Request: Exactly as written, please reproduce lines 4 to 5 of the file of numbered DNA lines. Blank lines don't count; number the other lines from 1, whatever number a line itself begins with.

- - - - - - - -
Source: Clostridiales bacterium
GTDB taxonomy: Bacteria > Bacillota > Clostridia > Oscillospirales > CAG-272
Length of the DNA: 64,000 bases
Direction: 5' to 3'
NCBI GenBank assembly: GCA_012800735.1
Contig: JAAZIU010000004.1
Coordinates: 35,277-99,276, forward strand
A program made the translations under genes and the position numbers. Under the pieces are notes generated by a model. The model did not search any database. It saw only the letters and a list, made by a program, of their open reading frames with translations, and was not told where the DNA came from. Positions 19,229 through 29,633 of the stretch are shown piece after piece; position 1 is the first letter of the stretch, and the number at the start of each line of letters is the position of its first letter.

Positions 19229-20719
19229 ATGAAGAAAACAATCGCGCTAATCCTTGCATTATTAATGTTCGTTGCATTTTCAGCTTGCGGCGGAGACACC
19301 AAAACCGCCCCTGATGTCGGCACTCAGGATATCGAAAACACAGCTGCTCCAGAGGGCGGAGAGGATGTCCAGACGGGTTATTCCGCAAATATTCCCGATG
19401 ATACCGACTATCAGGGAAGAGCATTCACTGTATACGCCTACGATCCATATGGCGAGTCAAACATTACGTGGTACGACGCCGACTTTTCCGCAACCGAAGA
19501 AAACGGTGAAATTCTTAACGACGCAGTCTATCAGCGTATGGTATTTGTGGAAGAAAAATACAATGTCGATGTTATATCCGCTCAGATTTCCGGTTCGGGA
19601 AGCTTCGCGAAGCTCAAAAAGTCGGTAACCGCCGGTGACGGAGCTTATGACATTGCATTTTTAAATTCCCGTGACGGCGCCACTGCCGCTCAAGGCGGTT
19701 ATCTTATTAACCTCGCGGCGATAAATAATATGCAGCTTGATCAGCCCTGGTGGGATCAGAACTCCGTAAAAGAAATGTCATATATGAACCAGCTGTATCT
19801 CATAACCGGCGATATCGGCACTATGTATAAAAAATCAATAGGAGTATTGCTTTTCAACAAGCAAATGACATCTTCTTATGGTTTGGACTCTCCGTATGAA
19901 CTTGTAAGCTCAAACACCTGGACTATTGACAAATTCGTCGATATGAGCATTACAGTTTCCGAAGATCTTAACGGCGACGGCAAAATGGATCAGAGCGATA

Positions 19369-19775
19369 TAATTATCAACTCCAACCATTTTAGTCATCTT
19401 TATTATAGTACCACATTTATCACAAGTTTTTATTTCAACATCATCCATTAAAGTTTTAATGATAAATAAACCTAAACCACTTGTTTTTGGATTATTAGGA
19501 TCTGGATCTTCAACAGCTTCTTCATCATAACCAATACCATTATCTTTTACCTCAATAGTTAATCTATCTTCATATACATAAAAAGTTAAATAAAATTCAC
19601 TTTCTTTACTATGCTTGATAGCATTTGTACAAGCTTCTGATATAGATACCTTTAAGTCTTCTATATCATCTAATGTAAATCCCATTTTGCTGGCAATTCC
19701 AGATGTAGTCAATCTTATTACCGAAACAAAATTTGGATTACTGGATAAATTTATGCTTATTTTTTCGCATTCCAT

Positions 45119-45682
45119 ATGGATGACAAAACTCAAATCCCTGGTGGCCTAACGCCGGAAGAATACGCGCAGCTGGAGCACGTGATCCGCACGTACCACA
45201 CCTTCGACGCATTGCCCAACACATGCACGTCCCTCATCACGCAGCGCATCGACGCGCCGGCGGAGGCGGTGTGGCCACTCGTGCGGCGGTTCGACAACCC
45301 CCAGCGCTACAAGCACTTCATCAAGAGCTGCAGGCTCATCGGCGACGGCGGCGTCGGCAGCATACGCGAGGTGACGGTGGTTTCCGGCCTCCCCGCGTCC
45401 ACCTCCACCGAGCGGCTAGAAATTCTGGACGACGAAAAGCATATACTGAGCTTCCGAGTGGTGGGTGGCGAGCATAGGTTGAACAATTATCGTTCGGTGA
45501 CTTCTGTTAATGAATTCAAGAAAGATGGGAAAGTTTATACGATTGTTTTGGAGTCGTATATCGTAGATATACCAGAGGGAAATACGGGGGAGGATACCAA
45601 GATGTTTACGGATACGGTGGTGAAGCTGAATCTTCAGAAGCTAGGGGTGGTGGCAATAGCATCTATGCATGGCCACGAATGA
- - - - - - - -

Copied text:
Direction: 5' to 3'
NCBI GenBank assembly: GCA_012800735.1